Los Angeles Lakers: defensive efficiency

Thursday's Number: 10

March, 31, 2010
Kamenetzky By Brian Kamenetzky
This represents L.A.'s rank in defensive efficiency since the All-Star break, according to John Hollinger (Insider required).

Given the problems they've had throughout the year on the other side of the ball, the Lakers can't afford to give up any ground defensively. Unfortunately, that's been the trend of late. HoopData.com has the purple and gold ranked fourth in the NBA at 100.2 points allowed per 100 possessions, but only twice in the last 13 games have the Lakers managed to keep an opponent under that level of production (at home vs. Minnesota, at San Antonio).

For most of the season, I've noted the team's relative success keeping points off the board. The numbers still look good, but they're slipping. It's something the Lakers need to fix, and fast.

Thursday's number: 102.65

February, 25, 2010
Kamenetzky By Brian Kamenetzky
This would be the Lakers defensive efficiency (points allowed per 100 possessions) in two games since Kobe Bryant returned from his 18-day layoff tending to his injured left ankle. As I noted over the weekend, in the five games Kobe missed L.A. was nearly impenetrable, holding opponents to 91.52 points per 100 trips.

It wasn't a sustainable pace- through Wednesday L.A.'s season long mark of 99.3 is second in the NBA behind Boston's 99.1- but obviously this week has seen a regression. One explanation beyond the natural ebb and flow of a season suggests the Lakers relaxed little with Kobe back on the floor, losing the do-or-die mentality they had on seemingly every stand in his absence. Another, though, is far more practical:


Apparently, having Kobe back makes it open season to treat the ball with the same respect teenagers tend to afford their parents. 17 giveaways against Memphis, 17 more against Dallas. This for a squad with the league's second best turnover rate, against two teams not exactly noted for their ball-hawking (Memphis is 20th in opponents TOR, Dallas 16th). There is no defense for those.

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Some numbers without Kobe

February, 21, 2010
Kamenetzky By Brian Kamenetzky
With the odds of a Tuesday return looking increasingly strong for Kobe Bryant, it's as good a time as any to look at how the team performed in his absence beyond simply wins and losses. To help, there's a great post at the New York Times' Off the Dribble blog from Joseph Treutlein, co-owner of HoopData.com and assistant director of scouting for DraftExpress.com.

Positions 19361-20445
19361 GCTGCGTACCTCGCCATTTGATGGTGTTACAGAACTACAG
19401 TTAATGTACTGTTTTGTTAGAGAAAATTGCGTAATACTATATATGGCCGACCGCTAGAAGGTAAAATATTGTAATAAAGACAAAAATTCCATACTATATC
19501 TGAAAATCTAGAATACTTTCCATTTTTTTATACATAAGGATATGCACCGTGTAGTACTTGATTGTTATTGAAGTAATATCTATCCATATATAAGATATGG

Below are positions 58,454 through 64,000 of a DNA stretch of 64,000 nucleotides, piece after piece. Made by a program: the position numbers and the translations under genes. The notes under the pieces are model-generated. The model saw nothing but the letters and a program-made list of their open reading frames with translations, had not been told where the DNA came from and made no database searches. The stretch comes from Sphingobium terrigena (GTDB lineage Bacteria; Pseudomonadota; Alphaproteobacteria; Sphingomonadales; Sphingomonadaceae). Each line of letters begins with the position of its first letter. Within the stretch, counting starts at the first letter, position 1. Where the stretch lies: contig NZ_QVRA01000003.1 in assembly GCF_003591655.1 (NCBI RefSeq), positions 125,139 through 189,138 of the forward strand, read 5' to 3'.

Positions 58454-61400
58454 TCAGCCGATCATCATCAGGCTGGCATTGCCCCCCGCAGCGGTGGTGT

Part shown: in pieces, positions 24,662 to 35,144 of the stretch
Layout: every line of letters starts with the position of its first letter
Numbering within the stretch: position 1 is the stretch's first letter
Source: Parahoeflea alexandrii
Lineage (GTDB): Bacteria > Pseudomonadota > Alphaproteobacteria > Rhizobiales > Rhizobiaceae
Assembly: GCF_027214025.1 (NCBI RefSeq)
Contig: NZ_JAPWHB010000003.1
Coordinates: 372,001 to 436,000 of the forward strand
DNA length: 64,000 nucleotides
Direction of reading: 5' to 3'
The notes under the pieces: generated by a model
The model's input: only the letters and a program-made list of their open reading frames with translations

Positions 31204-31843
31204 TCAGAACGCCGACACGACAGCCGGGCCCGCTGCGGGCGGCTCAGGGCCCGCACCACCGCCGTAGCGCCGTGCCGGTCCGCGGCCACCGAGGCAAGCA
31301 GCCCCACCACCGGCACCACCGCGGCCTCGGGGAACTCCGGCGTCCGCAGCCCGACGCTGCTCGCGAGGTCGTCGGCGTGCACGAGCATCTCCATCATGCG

He looks at L.A.'s efficiency ratings on both sides of the ball in the five games without Bryant, making some interesting observations:
For the season to date, the Lakers rank 11th in the league in offensive efficiency, scoring 106.6 points per 100 possessions, well over the league average of 104.2. Over the past five games, the Lakers have played the Warriors (28th-ranked defense), the Jazz (11th-ranked defense), the Spurs (9th-ranked defense), the Blazers (17th-ranked defense), and the Celtics (1st-ranked defense), and their four victories came by double digits for an average margin of 10.6 points.

On the surface, it appears the offense must be performing better sans Kobe. But looking deeper into the numbers, the surprising truth is that, despite the Lakers’ dominance over those five games, they’ve actually been performing noticeably worse than normal. Indeed, the Lakers’ offensive efficiency, on average, during the past five games has been 102.8 — 3.8 lower than their season average. While these numbers don’t definitively prove anything, they likewise don’t provide any evidence that the offense performed better without Bryant; the opposite has been the case.

So how do we explain the Lakers’ excellent play these past five games? Surprisingly, it’s on the defensive end where they’ve stepped up their game, playing far above their standard. For the season, the Lakers rank second in the league in defensive efficiency, allowing 99.6 points per 100 possessions, but in the past five games they’ve allowed an average of just 91.5 points per 100 possessions.

Treutlein correctly notes five games isn't a large enough sample size to draw sweeping conclusions, but the numbers seem to confirm what the eye saw. The Lakers were outstanding offensively in Portland, the first with Kobe on the sidelines, posting 113.8 points per 100 possessions. Against San Antonio the Lakers were again strong, at 107.4.

From there, things got increasingly less efficient: 101.3 against Utah, dropping to 98.1 against an absolutely wretched Golden State defense, and 93.5 against Boston, the stingiest team in basketball.

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Kobe Bryant
22.3 5.6 1.3 34.5
ReboundsJ. Hill 8.2
AssistsK. Bryant 5.6
StealsR. Price 1.6
BlocksE. Davis 1.3